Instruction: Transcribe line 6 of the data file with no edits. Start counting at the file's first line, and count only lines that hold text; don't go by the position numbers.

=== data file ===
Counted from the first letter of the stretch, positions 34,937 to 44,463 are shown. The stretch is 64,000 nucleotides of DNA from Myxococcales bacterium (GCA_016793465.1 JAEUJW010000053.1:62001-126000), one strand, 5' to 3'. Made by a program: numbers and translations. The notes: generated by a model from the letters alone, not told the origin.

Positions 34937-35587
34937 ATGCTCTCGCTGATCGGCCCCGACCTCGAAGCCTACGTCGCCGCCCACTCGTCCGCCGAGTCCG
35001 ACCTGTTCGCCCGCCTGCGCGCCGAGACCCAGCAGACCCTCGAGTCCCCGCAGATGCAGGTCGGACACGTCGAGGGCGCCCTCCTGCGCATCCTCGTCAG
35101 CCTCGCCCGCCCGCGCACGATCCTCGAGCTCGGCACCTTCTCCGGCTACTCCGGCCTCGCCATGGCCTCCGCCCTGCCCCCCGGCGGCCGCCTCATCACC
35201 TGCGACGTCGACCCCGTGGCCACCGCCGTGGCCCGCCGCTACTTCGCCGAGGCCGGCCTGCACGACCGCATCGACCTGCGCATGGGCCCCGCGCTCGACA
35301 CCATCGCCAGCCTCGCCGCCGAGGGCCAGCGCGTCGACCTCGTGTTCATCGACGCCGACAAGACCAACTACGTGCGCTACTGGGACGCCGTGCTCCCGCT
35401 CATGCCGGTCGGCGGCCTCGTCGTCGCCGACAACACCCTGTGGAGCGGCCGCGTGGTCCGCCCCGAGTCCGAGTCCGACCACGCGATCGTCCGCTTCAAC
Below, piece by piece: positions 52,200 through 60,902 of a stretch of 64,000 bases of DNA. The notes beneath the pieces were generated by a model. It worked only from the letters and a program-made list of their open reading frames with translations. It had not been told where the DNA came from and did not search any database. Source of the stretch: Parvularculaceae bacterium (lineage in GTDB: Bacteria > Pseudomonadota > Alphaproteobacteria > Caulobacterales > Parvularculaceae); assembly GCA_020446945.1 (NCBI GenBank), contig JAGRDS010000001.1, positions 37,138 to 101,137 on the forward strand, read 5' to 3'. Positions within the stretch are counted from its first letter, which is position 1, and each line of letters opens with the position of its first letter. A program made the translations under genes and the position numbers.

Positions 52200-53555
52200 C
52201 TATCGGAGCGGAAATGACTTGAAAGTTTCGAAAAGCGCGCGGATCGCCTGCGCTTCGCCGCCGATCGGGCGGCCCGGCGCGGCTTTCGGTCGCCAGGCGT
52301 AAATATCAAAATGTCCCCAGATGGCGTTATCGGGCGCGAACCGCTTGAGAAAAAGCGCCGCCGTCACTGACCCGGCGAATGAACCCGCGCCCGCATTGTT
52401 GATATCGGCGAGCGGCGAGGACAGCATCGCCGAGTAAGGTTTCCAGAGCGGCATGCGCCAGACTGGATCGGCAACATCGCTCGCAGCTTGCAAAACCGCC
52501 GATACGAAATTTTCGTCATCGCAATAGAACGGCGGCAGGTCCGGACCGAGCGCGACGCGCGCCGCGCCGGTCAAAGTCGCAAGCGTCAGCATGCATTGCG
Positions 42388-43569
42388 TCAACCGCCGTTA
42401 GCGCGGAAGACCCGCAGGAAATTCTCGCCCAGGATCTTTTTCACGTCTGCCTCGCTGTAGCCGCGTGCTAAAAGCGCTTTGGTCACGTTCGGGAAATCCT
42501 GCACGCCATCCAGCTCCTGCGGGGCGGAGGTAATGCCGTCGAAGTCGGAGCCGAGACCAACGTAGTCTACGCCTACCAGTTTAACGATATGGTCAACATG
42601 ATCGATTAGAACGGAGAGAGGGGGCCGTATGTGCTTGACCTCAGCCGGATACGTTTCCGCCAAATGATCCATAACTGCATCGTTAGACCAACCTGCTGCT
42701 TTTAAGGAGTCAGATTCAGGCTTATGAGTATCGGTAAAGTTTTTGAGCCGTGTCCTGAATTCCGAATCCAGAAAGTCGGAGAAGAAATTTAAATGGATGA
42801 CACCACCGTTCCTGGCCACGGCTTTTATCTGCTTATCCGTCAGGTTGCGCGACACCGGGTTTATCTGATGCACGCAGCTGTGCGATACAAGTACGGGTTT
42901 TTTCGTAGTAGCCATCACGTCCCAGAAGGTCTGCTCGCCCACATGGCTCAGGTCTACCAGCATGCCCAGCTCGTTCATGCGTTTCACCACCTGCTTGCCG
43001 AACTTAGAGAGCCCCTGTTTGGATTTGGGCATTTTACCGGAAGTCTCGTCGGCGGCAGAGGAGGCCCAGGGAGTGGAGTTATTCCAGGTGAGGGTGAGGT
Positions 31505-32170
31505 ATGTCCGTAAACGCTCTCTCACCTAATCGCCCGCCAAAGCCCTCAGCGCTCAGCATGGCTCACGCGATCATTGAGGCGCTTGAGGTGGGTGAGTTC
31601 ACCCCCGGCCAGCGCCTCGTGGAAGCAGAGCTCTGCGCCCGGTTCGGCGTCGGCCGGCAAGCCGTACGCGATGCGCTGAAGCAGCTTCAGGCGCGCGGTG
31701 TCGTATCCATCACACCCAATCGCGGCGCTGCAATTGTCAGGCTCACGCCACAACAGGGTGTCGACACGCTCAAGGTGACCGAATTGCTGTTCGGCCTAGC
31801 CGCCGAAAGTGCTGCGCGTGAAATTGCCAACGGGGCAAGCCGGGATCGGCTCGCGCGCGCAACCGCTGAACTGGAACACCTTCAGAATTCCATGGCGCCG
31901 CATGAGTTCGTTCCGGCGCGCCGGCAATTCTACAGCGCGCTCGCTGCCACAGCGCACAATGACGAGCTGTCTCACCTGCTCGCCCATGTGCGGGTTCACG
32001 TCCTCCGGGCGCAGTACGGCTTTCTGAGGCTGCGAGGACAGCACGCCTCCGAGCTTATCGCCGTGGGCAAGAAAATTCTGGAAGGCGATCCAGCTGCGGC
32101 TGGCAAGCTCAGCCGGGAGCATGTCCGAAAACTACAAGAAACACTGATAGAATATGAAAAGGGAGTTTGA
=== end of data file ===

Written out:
35201 TGCGACGTCGACCCCGTGGCCACCGCCGTGGCCCGCCGCTACTTCGCCGAGGCCGGCCTGCACGACCGCATCGACCTGCGCATGGGCCCCGCGCTCGACA